5 years 1 month ago - 5 years 1 month ago#47351by cjj
The lower link arm is part of the suspension and helps keep the rear hub parallel when the wheel moves up and down during suspension travel. This part is responsible for keeping correct camber, along with other components.
Earlier models had adjustable arms which allowed for better setup, but later TFs had solid arms with no adjustment. I guess it was a cost saving exercise.
This is the arm we will be changing.
And here we can see the difference between the adjustable and non adjustable arms.
The adjustable arms are very rare now. The 2 that I bought came from far flung lands. One I ordered from Germany and the other came from a strange place called Scotland.
So, why would we need to change the arm?
As with most suspension components, they wear. The rubber bushes at the end become soft and increased play results in movement of the rear hub and the car will wander and feel as though you are driving on ice.
This shows the play that was found in mine. As you can see the best way to check for play is to jack the car up so the weight is off the wheel and firmly move the wheel in horizontal and vertical movements while watching the joints.
As we have discovered that we that we need to change the arm, we now need to jack the rear end up off the ground. This really is an easy job if you have the correct tools.
The usual Health and Safety stuff applies.
Only work on level ground using correct equipment, such as a jack and axle stands of the correct rating. Also chock the front wheels as the handbrake won’t work with the rear wheels off the ground.
Remove the rear wheels
And you now have access to the link arm.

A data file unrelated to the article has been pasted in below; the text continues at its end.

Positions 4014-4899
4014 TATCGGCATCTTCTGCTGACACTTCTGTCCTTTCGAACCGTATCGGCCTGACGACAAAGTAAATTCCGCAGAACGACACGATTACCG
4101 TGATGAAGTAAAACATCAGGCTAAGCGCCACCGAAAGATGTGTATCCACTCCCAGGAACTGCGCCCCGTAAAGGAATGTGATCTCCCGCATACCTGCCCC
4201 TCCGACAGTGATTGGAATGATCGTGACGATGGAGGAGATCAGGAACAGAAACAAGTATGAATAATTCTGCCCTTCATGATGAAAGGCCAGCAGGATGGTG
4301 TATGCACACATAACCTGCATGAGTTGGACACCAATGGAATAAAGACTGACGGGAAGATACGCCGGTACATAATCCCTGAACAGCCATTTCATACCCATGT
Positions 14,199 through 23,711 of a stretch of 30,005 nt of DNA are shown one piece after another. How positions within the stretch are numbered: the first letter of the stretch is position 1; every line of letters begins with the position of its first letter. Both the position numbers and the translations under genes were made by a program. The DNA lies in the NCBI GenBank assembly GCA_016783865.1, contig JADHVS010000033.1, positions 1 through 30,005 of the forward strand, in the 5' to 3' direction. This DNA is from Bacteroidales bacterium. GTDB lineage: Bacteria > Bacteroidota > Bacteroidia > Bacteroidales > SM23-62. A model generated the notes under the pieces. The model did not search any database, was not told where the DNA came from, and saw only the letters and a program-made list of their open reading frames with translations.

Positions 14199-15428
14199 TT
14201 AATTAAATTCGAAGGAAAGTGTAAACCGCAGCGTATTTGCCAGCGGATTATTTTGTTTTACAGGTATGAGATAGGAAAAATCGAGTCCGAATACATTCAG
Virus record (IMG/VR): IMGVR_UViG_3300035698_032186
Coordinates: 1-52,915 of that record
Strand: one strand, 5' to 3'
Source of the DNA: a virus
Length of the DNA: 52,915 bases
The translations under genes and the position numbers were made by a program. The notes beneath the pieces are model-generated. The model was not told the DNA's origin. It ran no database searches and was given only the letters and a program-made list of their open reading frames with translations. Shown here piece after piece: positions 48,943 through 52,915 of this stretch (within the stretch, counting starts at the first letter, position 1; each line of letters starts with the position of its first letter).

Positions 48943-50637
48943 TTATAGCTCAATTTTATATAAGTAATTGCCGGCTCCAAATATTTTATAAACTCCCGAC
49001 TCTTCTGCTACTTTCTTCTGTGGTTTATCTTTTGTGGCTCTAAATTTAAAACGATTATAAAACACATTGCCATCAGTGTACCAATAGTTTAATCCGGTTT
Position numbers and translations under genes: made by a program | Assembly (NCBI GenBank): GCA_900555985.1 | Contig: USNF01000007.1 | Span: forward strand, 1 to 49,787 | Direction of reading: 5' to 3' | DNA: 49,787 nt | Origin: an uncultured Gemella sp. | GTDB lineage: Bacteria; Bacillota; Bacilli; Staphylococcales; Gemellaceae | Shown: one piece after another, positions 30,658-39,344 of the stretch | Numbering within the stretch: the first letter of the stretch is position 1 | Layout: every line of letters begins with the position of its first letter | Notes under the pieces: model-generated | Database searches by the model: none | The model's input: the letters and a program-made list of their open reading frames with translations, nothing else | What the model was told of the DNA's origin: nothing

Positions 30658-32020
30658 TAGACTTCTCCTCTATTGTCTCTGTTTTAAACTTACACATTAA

Remove the cover, or the piece of tape that covers the access hole on the front of the subframe leg.
Using the jack, position it under the hub and slowly jack it up until the hub is taking the weight of the car. This should remove the preloading on the link arm bushes and make the bolts easier to remove. Do not put the jack on the brake disc as this could damage it or cause the car to fall.
Now, using a 15mm socket, undo and remove the hub bolt.
Now, using a 19mm socket and a long reach bar, undo the bolt inside the subframe. It is fiddly, but you should be able to get the socket on with a bit of moving around.
Once the bolt is undone, you need to get the bolt out so that you can remove the old arm. This is a bit fiddly as it won’t come out with the socket. On the nearside it isn’t too bad as there is another hole in the subframe leg that you can get your finger in and move the bolt up.
It is more difficult on the offside as there is an engine in the way and it mostly covers that hole. You will need something to poke in, such as a screwdriver or an allen key.
Now remove the old arm, noting which way around it was. This shouldn’t be a problem as it will only line up with both bolt holes one way, but if you know then it will save some fiddling and head scratching.
Fitting IS really a reverse of removing.
Place the new arm in the subframe leg and manoeuvre the bolt until it lines up. Screw the bolt in but leave it loose.
Now line up and refit the hub end bolt loosely. You may find that you will have to drop the jack and the hub otherwise you might have difficulty lining up the bolt.
Now, raise the hub again so that it is taking the weight and tighten the bolts to the correct torque.
The reason that we jack the hub up or “preload” the suspension when tightening the suspension components is so that the rubber bushes are not over stressed when you lower the car. If you tighten them under no load conditions there will be a constant load on the bushes when your car is sitting normally on the wheels. This will cause premature failure of the components.
The hub bolt is tightened to 100Nm
Set your torque wrench to 100Nm
And tighten the hub bolt until the torque wrench clicks.
Now set the torque wrench to 85Nm and tighten the subframe bolt.
Now you can release the lift off the hub.
Refit the plug or fit a new piece of tape over the chassis leg access hole if required. Probably a good idea to stop crap getting in.
Now fit the wheel and do the other side if needed.
Now lower the car and you are ready to part with £60 to £100 for a proper 4 wheel laser alignment. This is important for correct setup after working with the suspension.
If you are fitting adjustable links, you may want to adjust them so that they are roughly the same length as the ones you take off. You will still need to get it set up, but it shouldn’t be too far off.
Usual stuff applies. This how to is only a guide and you attempt these jobs at your own risk.